This case comes before the court on an interpleader complaint brought by the United States to determine the proper recipients of approximately $8 million previously seized by the U.S. in a criminal case. The U.S. has filed a motion for letters rogatory in order to serve foreign interpleader defendants, including the Federative Republic of Brazil. Two other interpleader defendants--Barry Fischer Law Firm, LLC ("Fischer") and the liquidators of Trade and Commerce Bank ("TCB")--oppose this motion and have filed a motion to dismiss Brazil as an interpleader defendant. The TCB liquidators have also filed a motion to permit execution on judgment.
The motions to dismiss Brazil and to permit execution on judgment are denied. Plaintiff's motion for letters rogatory is granted.
This case arises out of a series of financial frauds perpetrated by the Peirano family in Uruguay. Ultimately these frauds helped precipitate a financial crisis in Uruguay that nearly brought down the country's banking system, where the Peirano family owned nearly four out of every ten banks. The Peiranos involved in this fraud are currently imprisoned in Uruguay. Many of those who aided the Perianos are either imprisoned or on trial in other South American countries, including Brazil.
The Downfall of Trade and Commerce Bank
One of the banks brought down by these frauds was TCB, a British Virgin Islands ("BVI " ) entity, of which the Peiranos were principals. It appears that money was looted from TCB by the Peiranos and laundered with the help of interpleader defendants Kesten Development Corporation ("Kesten" ), a BVI corporation; its parent, Turist-Cambio Viagens Turismo LTDA ("Turist" ), a Brazilian company; and various principals of these companies.
In the aftermath of the bank's failure, depositors and investors lost millions of dollars and Kesten and Turist eventually went out of business. TCB entered bankruptcy and liquidators--interpleader defendants Richard E.L. Fogerty and G. James Cleaver--were appointed.
In January 1999, prior to the crisis at TCB, the DEA obtained warrants to seize the contents of bank accounts maintained by Kesten and Turist at bank branches in the U.S. Kesten's account contained $6,871,042.36 and Turist's account contained $1,345,771.64. These funds are the subject of the current interpleader action.
In 2000, the U.S. instituted a forfeiture action against Kesten and Turist. The forfeiture complaint alleged that the seized funds were involved in a drug money laundering conspiracy headed by a South American money exchanger, Markos Glikas. Glikas was convicted of conspiracy to commit money laundering in March 1999. As part of the conspiracy, Glikas allegedly delivered drug proceeds to Antonio Pires de Almeida ("Pires"), the former owner of Turist, who would then launder the money through various intermediate accounts, ultimately depositing it in Kesten's and Turist's accounts. Interpleader defendant Fischer represented Kesten and Turist in the forfeiture action. After protracted litigation, the forfeiture action was ultimately dismissed. U.S. v. $8,221,877.16, No. 00cv2667, slip op. (D.N.J. July 6, 2004).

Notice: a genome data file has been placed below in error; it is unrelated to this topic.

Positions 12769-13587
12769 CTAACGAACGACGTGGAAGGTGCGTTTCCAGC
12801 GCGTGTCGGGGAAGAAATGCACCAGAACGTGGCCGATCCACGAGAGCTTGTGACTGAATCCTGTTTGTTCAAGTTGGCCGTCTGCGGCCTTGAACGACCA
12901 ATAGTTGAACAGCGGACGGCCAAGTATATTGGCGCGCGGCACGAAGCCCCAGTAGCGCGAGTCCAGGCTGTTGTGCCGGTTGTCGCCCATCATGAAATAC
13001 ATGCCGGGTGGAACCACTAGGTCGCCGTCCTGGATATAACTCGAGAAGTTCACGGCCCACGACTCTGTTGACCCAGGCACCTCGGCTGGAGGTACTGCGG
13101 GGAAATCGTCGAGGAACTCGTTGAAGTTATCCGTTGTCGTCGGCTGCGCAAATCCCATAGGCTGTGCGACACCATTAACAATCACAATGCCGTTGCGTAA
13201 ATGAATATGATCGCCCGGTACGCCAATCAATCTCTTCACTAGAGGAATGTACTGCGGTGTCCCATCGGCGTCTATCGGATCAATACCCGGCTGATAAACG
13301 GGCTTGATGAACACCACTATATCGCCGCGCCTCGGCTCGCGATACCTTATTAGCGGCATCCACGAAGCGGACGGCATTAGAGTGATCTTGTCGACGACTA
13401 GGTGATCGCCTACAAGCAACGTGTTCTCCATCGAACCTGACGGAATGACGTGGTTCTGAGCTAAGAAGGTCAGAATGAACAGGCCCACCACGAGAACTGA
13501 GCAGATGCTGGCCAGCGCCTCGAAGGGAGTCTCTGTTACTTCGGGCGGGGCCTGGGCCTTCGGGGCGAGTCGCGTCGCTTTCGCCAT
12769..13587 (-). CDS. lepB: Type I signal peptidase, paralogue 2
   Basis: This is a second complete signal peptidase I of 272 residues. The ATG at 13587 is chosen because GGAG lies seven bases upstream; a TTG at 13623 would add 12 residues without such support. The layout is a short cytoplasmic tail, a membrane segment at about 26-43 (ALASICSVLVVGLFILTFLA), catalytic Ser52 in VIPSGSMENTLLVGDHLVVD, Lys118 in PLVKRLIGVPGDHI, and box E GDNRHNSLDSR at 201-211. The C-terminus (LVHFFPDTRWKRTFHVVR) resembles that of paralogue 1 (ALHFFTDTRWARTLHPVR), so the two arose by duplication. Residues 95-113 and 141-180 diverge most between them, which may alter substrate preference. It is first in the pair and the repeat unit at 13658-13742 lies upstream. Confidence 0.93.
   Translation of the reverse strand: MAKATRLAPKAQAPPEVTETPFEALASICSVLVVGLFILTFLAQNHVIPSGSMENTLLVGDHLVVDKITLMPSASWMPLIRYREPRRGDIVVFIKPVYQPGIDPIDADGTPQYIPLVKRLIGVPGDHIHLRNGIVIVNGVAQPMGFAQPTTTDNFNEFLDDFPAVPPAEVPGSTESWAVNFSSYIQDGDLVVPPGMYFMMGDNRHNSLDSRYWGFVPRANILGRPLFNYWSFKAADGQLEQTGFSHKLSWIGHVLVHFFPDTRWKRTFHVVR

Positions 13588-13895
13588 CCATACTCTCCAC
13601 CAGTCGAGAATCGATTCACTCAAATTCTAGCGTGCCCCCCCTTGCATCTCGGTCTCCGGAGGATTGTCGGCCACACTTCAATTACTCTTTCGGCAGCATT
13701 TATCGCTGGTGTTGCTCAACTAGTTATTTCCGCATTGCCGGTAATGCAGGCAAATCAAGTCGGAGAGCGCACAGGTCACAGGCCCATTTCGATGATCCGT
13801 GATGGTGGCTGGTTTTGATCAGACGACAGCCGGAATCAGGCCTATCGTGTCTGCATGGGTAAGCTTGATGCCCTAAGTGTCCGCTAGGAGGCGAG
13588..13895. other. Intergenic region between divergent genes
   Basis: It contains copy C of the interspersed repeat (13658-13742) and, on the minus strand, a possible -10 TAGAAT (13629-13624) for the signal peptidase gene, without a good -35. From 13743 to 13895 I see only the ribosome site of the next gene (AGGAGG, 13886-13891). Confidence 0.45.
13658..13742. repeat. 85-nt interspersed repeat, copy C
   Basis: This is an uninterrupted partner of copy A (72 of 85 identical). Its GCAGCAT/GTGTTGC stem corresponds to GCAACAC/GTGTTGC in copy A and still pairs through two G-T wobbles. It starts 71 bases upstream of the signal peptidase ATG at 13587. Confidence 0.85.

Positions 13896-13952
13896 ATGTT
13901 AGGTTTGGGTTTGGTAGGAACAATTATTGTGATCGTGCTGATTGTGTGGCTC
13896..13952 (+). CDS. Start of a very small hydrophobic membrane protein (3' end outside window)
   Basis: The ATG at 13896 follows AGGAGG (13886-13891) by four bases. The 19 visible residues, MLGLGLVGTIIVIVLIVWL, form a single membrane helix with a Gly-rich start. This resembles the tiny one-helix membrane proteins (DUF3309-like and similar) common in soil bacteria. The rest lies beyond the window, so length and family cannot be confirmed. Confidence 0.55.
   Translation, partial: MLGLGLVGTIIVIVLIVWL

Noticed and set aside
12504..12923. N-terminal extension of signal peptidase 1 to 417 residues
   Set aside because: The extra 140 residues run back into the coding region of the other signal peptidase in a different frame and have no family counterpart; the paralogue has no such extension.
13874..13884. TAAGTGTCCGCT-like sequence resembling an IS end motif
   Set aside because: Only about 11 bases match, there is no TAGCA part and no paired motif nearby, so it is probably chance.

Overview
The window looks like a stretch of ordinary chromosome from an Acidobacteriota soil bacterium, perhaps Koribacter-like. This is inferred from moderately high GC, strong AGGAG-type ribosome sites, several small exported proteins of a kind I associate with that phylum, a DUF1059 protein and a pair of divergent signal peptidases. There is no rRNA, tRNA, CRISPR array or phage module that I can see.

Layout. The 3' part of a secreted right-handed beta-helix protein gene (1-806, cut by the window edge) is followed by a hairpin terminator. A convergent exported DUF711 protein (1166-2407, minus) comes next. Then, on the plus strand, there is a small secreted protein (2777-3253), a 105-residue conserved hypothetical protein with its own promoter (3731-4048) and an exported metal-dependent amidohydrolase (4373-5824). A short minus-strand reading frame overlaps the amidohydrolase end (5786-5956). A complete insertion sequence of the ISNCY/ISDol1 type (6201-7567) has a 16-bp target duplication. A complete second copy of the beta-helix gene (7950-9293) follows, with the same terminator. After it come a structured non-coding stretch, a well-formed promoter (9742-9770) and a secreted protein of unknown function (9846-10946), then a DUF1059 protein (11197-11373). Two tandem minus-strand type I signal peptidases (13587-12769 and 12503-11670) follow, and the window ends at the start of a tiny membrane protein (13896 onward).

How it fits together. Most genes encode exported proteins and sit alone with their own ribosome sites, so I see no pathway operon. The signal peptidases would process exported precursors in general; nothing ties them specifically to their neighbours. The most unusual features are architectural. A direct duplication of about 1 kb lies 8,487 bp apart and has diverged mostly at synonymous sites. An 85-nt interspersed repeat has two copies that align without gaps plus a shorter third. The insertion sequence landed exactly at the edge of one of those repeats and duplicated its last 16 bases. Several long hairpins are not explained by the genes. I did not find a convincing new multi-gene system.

Following this dismissal, but before the funds could be returned to Kesten and Turist, two Brazilian criminal courts entered restraining orders in Brazil against the funds. On January 24, 2005, the Brazilian Federal Prosecution Service obtained a "criminal complaint" against Pires and the other former principals of Kesten and Turist, who were previously the beneficial owners of the funds at issue in the current interpleader action. As part of the criminal proceedings, Brazil formally requested that the U.S. restrain the funds as they may be part of a future criminal forfeiture proceeding in Brazil. The United States District Court for the District of Columbia granted the U.S. a restraining order on January 26, 2005 pending the outcome of the Brazilian criminal proceedings.
While the District of Columbia litigation was ongoing, the liquidators of TCB revived the previously defunct Kesten and obtained a BVI judgment of approximately $16 million against Kesten for its role in the downfall of TCB. The liquidators had the BVI judgment recognized in the United States and then attempted to intervene in the District of Columbia litigation to lift the restraining order and execute on the funds. This intervention was opposed by the United States.
Before the conflict regarding the intervention could be resolved, the U.S. Court of Appeals for the District of Columbia Circuit handed down a decision in an unrelated case, which held that courts could not restrain assets in anticipation of foreign forfeiture proceedings, but could do so only after a final order of forfeiture had been issued. In re Tiger Eye Investments Ltd, 613 F.3d 1122 (D.C. Cir. 2010). Because a Brazilian forfeiture order had yet to come down with regard to the ...